Site Ground Vs Bluehost
Hi beautiful people, I hope you are doing well. The month of April marked a year of using paid hosting for my blog. I started out with the Amazon EC2 trial hosting but due to the complexities and my inability to curtail spam visitors trying to hack into my site, I opted for a word press managed hosting package. I couldn’t afford the big boy hosting packages that were fully managed and required in excess of US$200 per year, this was because I had just finished school and I was being paid peanuts while doing the voluntary National youth service corps (NYSC). Also, foreign exchange was hard to source in Nigeria, and our currency was very weak when compared to the US dollars.
Following from the above, I spent a lot of time researching for cheap but reliable shared hosting packages, and I stumbled on Siteground hosting. I read a lot of positive reviews about their hosting package and decided to give them a try. I got a deal at that time for US$3.75 per month for a period of 1 year thereby amounting to US$45. This was perfect, and I thought to myself that the other years would take care of themselves.
Site ground hosting was truly professional, there was almost 100 % uptime apart from one occasion when Cloud Flare (the CDN network I was using at that time) was hacked and my domain was being redirected to a suspicious site. This was not their fault obviously, and they were swift in helping me resolve this problem.
With all the praise I have lavished on Siteground, i am sure you would be wondering why I left Siteground for Bluehost. Well it was mostly due to the environment I was it and how increasingly difficult it became to renew my hosting fees. During the year, a lot happened with our Foreign exchange (“FX”) and Fx policies. After adopting a floating exchange rate policy, the CBN had high hopes of the foreign exchange rate reaching an equilibrium where supply and demand dictates the rate. The major problem although was that CBN was the major supplier of the fx and we had unquantifiable demand and also a lot of backlogs by companies such as the airline and so on looking for ways to convert revenue in naira to service debt, pay for some expenses and repatriate their profit back to the parent company.
Not quite long after the implementation of this policy, the exchange rate was in shambles, the parallel market rate was way higher than the CBN or interbank rate. Banks which previously allowed purchasing of goods or services online through our naira denominated cards suddenly started restricting it heavily. The bank I was using limited all foreign currency transactions to an equivalent of US$100 per month and my site ground renewal fee for the next year was US$120.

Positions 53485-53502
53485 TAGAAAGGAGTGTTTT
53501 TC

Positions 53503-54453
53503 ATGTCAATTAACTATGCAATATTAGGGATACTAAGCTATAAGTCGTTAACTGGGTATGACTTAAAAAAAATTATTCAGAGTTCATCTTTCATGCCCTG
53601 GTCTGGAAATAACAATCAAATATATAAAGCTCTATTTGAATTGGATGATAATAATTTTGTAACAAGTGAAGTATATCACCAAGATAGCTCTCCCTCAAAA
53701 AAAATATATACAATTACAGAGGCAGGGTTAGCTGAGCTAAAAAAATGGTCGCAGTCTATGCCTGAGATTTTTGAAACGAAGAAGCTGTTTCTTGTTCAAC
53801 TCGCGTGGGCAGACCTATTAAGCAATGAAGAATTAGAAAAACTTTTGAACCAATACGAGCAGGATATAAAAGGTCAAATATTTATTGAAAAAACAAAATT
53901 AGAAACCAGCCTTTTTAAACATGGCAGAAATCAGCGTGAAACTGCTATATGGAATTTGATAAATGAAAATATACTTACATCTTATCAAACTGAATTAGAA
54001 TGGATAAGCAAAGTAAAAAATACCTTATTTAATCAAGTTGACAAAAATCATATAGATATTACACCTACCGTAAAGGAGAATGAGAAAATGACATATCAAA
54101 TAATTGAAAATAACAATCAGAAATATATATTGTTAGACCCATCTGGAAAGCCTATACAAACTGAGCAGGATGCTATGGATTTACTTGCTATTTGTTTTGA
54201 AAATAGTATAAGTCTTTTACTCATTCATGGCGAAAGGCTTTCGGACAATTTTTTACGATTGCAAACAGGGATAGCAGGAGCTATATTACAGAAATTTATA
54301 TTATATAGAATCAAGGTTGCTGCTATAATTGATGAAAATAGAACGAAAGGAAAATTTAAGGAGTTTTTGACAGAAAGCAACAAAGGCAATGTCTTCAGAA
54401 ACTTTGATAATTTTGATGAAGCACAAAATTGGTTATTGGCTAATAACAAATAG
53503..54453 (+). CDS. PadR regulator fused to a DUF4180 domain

What a problem this was for me, how would I be able to renew my hosting and also due to the uncertainty of the fx in Nigeria I was looking for a long term renewal option of between 3 – 5 years, but this would cost me a fortune if I renew the site ground hosting. Another major factor was that I wasn’t new to Site ground, I could not take advantage of their promo offers, and getting a 3 year or 5 year hosting plan would be at the normal cost. After realizing this, the only other option was Bluehost hosting because I had always admired it and I had a friend who uses it for her fairly large blog.
I chose the prime package as I planned on hosting two additional sites. The only problem was that the total cost for 3 years was way above the limit of US$100. I had to call in special favors from my older cousin who was doing her master’s degree in Canada. I sent her the information needed and she helped with the purchase of the hosting package. Surprisingly it was more expensive there as the bonuses that were availed to Nigeria (maybe to encourage them to purchase the hosting) were not made available to Canadians. The total was US$30 higher but my cousin waved the US$30 and told me to pay the initial money I budgeted. In my mind I had already structured the payment, saying that I would pay the first tranche of US$100 with my debit card through paypal, then the next tranche containing the balance the following month through the same paypal. This way I would be able to repay back at a rate slightly higher than the interbank rate.
Unknown to me, the bank I was using, GTbank had already stopped the use of their naira denominated debit card on paypal. Now I had a major problem, I would I pay back the money to my cousin? After days of sleepless nights researching other cheaper options, I had to go with the only options that worked in Nigeria and this was sending the money through western union or money gram. I chose the former and at the end of the day at to pay the parallel market exchange rate I was running away from. The only advantage though is that I do not have to think of hosting expenses for the next three years. My website is light and not packed with multimedia so it should be able to run on Bluehost’s basic package.
I have been using them now for about 15 days and I have had no problem with them. Migrating the website was a little tricky but I managed to pull it off without asking for help. So my major takeaways are that both hosts are awesome, although I prefer the Bluehost when it comes to promo’s for first time buyers as Bluehost gives larger discounts than Siteground.